Infanticide on a grand scale has taken place today on the farm. A lamb and a nest full of potential guinea fowl keets. The first squashed, the others abandoned,trampled and then strewn out of the nest.
The drama started at just after seven this morning. One of the older ewes has produced a rather shaky pair of lambs a couple of days ago. Both lambs needed extra feeds as Mum did not appear to have a lot of milk.
A lot of wobbling and very little gambolling here please note. Mum was placed in a superior/ deluxe/ en suite pen in the foldyard.
The one usually reserved for triplets, but given as a precautionary step with this pair of fragile lambs, so they have been given extra space for manoeuvrability and comfort.
Several other lambs and ewes born on the same day are now out in the field, but this family group have been kept inside to make sure the lambs are getting sufficient milk. So at just after six John had given both of the lambs a supplementary feed. But at seven he spotted Mum was comfortably stretched out having a snooze on top of one of them.
I knew he was upset as fifty yards away, outside the farmhouse back door, I heard a stream of invective about the ewe featuring a rhyming couplet that was strangely associated with ducking and cupid.
John emerged from the shed with the limp lamb dangling from his hands. Tongue extruded from its head, the lamb had every appearance of being lifeless. In minutes we had a heat lamp strung up in the meal shed and the lamb curled up in an old Crystalyx bucket on a bed of straw.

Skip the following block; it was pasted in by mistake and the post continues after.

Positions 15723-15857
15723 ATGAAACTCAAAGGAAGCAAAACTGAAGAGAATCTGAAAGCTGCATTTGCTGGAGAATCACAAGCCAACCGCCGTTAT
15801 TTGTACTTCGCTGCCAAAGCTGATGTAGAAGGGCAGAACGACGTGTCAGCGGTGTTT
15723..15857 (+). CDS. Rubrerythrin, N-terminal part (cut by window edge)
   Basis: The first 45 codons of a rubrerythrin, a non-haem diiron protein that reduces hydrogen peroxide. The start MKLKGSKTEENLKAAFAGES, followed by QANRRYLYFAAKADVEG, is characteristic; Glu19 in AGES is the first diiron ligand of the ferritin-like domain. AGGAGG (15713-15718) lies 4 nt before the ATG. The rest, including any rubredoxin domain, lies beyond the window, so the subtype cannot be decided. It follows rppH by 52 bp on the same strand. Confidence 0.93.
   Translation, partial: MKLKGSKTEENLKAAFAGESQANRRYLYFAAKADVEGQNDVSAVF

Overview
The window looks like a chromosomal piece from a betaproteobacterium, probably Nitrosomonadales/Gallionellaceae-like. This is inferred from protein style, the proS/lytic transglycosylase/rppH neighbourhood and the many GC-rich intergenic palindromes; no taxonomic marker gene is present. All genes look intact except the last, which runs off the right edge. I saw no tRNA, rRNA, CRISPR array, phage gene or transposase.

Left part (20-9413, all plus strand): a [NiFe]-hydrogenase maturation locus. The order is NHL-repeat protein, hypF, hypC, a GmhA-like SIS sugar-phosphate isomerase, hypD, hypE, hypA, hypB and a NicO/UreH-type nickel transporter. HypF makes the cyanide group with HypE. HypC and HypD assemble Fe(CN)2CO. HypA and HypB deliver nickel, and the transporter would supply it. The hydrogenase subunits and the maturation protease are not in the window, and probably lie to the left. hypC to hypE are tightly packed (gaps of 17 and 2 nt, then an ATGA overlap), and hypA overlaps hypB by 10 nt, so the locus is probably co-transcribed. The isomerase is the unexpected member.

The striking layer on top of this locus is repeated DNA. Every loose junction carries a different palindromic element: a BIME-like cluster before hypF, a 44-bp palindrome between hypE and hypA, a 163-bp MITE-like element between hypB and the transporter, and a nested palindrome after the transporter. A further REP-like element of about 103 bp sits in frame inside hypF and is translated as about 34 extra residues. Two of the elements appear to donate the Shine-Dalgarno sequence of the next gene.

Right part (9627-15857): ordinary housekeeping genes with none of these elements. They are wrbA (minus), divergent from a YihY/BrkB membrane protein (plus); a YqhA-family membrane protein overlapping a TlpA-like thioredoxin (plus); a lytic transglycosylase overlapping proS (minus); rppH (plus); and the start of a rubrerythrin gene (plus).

For the next half hour I rubbed its chest, blew into its mouth until a semblance of regular breathing trembled through its tiny frame. I then transferred the lamb into an old Ikea box to give it more space to flex it’s limbs as the legs seemed incredibly long for the suddenly wizened body. Gradually the lamb’s tongue lost its vivid red colour and shrank back into it’s mouth.
We’re winning I thought. John came and gave the lamb a tube feed of milk for an energy boost. Twenty minutes later the lamb shuddered and died. You win some you lose some, but it is always hard when you lose.
My guinea fowl débâcle was revealed this afternoon. A friend had given me a sitting of eggs laid by guinea fowl hatched from eggs I gave her last year. A fortnight ago I had a surfeit of broody hens and nothing, bar our own eggs, to put under them. Friend Marian solved my problem with a box of potential keets.
The broody took to them like a dream. Until today. After sitting on them for a fortnight she has suddenly become disenchanted with the whole concept of motherhood and abandoned the nest. Indeed trashed the nest.
Never mind infanticide. Flockicide and clutchicide is what we have here. I think.